Writing for a unanimous Court in ZF Automotive, Justice Barrett adhered to a strict form of textualism that privileges a statute’s plain text over legislative intent or policy considerations.47Justice Barrett put forth arguments for the logical merit of textualism as a law professor before joining the Court. See, e.g., Amy Coney Barrett, Substantive Canons and Faithful Agency, 90 B.U. L. Rev. 109, 112 (2010) (“Textualism . . . maintains that the statutory text is the only reliable indication of congressional intent. The defining tenet of textualism is the belief that it is impossible to know whether Congress would have drafted the statute differently if it had anticipated the situation before the court.”). Several justices follow this form of “modern textualism,” expounded by former Justice Scalia, that almost entirely eschews the use of legislative materials when interpreting a statute.48See William N. Eskridge, Jr., The New Textualism, 37 UCLA L. Rev. 621, 623 (1990) (“The new textualism posits that once the Court has ascertained a statute’s plain meaning, consideration of legislative history becomes irrelevant. Legislative history should not even be consulted to confirm the apparent meaning of a statutory text.”). In ZF Automotive, Justice Barrett cited § 1782(a)’s legislative history only once and did so to bolster an argument that she had already laid out in purely textualist terms.49ZF Auto., 142 S. Ct. at 2088. As a result, the majority’s opinion largely amounted to what Professor Felix S. Cohen termed “transcendental nonsense.”50Felix S. Cohen, Transcendental Nonsense and the Functional Approach, 35 Colum. L. Rev. 809 (1935).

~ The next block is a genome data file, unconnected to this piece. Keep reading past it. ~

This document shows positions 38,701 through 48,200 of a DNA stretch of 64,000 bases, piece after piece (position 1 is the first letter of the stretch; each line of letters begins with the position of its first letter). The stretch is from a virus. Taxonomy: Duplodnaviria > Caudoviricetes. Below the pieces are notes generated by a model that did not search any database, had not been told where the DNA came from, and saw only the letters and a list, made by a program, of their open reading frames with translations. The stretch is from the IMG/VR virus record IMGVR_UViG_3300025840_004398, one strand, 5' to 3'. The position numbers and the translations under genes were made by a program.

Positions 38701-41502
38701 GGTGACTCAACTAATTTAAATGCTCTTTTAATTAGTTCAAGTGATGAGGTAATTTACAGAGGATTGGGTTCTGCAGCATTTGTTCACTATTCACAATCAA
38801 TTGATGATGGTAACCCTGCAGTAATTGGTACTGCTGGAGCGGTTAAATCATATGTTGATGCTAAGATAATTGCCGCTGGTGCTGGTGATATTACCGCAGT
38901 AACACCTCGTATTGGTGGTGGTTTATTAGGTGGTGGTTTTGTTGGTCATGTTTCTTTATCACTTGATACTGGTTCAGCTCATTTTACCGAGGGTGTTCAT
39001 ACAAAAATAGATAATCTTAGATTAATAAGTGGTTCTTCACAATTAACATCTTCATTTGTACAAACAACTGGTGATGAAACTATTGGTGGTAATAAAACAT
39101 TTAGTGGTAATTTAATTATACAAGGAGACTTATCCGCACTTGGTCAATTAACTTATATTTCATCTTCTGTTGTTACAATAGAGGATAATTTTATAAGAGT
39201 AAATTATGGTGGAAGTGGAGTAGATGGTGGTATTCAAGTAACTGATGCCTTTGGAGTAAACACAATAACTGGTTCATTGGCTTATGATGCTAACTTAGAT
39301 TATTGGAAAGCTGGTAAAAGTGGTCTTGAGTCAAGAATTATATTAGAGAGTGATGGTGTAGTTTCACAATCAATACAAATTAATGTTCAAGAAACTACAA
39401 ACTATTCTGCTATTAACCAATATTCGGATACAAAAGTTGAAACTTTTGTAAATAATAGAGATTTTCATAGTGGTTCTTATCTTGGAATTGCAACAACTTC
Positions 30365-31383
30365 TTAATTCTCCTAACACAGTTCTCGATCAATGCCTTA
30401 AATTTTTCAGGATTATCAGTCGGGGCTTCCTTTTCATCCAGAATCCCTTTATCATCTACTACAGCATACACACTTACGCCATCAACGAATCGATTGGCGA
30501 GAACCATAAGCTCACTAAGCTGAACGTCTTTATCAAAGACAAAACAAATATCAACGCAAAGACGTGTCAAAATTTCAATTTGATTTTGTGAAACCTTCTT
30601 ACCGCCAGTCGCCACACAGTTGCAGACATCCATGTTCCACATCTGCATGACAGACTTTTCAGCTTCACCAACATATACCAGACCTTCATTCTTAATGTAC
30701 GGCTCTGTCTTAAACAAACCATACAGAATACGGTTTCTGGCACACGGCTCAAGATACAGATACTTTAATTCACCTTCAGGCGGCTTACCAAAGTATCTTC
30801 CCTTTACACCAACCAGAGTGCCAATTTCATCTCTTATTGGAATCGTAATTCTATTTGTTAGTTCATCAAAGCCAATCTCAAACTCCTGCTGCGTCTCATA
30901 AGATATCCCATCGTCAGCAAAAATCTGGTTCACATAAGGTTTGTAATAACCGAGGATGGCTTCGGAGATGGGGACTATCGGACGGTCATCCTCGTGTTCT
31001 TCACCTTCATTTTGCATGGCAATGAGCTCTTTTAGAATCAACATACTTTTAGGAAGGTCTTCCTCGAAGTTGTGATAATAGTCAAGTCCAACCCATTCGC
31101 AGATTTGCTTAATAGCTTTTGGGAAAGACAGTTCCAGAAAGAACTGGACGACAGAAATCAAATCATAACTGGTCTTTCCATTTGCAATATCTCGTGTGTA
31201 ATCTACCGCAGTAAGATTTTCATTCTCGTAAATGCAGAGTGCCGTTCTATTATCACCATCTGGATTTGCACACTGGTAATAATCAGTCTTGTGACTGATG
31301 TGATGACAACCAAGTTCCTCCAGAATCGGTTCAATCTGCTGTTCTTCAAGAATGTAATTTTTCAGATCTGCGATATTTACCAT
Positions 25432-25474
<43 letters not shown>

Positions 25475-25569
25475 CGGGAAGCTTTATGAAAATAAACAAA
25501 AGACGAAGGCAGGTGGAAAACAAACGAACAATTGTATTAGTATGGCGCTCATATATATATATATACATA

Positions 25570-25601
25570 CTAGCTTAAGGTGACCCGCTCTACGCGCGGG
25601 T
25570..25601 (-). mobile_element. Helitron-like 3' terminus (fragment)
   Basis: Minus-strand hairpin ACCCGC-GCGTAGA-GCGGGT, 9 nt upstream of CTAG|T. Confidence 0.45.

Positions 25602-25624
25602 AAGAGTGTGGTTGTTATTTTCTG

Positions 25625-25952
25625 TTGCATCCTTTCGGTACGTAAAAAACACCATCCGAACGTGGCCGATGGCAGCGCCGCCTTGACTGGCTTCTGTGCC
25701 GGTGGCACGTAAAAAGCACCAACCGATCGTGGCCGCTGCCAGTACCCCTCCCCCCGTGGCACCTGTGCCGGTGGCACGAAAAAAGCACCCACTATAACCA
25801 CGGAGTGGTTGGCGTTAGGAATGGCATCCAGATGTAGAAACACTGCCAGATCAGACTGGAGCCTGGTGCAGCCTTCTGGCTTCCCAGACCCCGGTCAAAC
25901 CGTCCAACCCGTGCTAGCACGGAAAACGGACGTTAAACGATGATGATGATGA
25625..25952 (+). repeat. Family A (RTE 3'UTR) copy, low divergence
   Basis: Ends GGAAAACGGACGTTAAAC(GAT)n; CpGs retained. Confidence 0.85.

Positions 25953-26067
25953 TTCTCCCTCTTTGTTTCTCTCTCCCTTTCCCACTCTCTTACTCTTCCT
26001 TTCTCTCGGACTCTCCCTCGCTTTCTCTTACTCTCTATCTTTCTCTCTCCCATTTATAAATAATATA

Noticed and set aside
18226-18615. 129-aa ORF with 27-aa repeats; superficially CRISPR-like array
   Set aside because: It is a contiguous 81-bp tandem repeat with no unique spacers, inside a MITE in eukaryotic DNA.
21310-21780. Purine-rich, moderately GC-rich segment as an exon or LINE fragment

In an influential article,51While citations are an imperfect approximation of an article’s influence or importance, it bears noting that in a 2012 survey, Professor Cohen’s Transcendental Nonsense and the Functional Approach was one of the forty most-cited law review articles to date. Fred R. Shapiro & Michelle Pearse, The Most-Cited Law Review Articles of All Time, 110 Mich. L. Rev. 1483, 1490 tbl.I (2012). Professor Cohen contended that a legal argument that uses a formal legal statement—such as, “a labor union is a person”52Cohen, supra note 50, at 814.—as its predicate will necessarily fall into “a vicious circle.”53Id. He argued that basing legal arguments on formal statements relies on “asserting something that sounds like a proposition but which can not be confirmed or refuted by positive evidence or by ethical argument.”54Id. In ZF Automotive, the Court’s interpretation of the term “foreign or international tribunal”55ZF Auto. US, Inc. v. Luxshare, Ltd., 142 S. Ct. 2078, 2089 (2022). followed precisely this flawed argument structure. The Court justified its interpretation based on several dictionary definitions and interpretive rules, but nothing compelled the Court to use those definitions and rules rather than others that would have led to a different interpretation, nor did it have to base its argument on dictionary definitions at all.